Inas Abdulrazzaq

I don’t have many hobbies even though I did do piano, swimming, horse riding, hockey, netball and dancing but I quit them all at a young age and that would probably be my biggest regret as now that I’m older I don’t have hobbies that I’m interested in - just put me on Netflix and I’ll sit there for ages.

But there can be fun things to do, like go-karting, tennis, going out for a meal, frozen yogurt, and when it’s summer you go and pier jump/swim in a lake.

What I like about Newry is that everyone is close to each other in school, or at least the year groups, as there isn’t many people, so in a way we become family.

Everything is walking distance so good for us lazy people and I love how friendly most people are here. In a way I feel like it’s so much better than living in Belfast as there’s so much more problems going on there.

What I don’t like about Newry is simply how boring it can get, after all it isn’t that big so not many people and not many things to do. If I was to go out, mostly it would just be out for food.

My favourite place in Newry would probably be Friscos, the sit in is so cosy and it’s just a nice place to hang about with your friends and their deserts are really nice too!

I meet up with friends often and even though there isn’t much to do we love each others company.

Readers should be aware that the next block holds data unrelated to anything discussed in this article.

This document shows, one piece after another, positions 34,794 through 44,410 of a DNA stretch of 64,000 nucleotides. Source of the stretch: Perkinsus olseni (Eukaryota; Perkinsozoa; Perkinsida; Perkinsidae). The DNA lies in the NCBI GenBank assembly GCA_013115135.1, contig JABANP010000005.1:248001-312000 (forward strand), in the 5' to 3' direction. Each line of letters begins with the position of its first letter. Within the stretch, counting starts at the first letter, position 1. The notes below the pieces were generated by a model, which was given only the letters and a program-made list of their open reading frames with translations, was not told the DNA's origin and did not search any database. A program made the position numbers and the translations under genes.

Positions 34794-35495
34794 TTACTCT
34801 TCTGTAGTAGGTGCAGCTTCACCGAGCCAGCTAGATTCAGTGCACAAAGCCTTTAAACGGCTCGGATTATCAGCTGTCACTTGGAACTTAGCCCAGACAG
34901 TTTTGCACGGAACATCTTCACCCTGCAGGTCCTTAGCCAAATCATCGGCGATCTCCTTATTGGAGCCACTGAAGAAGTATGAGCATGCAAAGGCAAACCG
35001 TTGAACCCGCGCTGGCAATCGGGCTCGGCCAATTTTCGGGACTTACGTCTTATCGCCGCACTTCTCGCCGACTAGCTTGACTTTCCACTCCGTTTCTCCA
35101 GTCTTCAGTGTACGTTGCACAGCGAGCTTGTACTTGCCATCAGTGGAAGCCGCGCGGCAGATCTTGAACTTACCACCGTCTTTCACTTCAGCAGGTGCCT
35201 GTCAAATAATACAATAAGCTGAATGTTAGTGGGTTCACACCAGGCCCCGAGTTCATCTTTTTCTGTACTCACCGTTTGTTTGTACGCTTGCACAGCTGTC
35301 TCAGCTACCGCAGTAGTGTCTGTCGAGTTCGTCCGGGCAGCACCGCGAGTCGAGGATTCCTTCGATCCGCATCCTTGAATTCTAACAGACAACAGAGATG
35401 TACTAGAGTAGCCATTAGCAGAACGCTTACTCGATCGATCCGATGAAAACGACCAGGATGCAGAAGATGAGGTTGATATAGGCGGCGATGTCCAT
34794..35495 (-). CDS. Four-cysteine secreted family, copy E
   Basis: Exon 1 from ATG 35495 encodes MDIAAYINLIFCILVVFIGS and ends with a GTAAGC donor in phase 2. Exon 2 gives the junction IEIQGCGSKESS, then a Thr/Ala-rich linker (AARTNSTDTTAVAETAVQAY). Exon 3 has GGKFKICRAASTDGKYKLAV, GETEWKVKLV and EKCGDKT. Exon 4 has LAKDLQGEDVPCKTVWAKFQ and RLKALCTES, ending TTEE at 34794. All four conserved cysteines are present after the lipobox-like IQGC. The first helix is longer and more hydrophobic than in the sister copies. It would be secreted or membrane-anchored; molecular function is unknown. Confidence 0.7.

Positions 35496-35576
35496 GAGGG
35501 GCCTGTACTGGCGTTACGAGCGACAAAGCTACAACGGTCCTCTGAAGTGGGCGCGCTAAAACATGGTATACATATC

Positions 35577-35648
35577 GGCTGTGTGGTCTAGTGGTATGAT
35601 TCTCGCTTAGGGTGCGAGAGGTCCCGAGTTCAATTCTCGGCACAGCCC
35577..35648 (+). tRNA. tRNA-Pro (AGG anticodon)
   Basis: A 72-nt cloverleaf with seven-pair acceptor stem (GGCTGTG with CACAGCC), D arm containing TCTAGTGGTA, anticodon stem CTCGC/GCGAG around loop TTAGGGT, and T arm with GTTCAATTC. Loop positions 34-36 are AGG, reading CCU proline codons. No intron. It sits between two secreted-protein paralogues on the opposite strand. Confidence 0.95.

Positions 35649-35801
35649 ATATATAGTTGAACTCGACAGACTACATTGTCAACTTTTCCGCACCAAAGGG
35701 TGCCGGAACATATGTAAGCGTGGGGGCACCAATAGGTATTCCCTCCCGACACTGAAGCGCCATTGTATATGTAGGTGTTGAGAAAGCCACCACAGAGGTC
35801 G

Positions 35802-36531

Overall I think Newry is a small friendly  environment and I feel like it’s become home to me now. I couldn’t imagine living anywhere else even though I do moan about it being boring I still love it and I feel like others think the same. I wouldn’t change anything about Newry , I think it’s perfect just the way it is.

Inas Abdulrazzaq - A Teenagers Perspective

Write a comment

Where do I feel at home? The short answer to that question is right here in Newry which may be a surprise to some, as Aleppo was the place I was born in but it’s not the place I grew up in, it’s not the place I have memories in, it’s not the place I made friends in.

Inas Abdulrazzaq
Inas Abdulrazzaq

Newry was that place which is why it feels like home. The biggest struggle about moving to another country with completely different religious and cultural background is fitting in. I don’t fit in with Syrian's as my Arabic isn’t as good as theirs, I can’t read and write in Arabic easily. I’ve no memories to relate to them back in Syria, I don’t listen to the same music as them and I don’t think exactly the same way as most people back there too.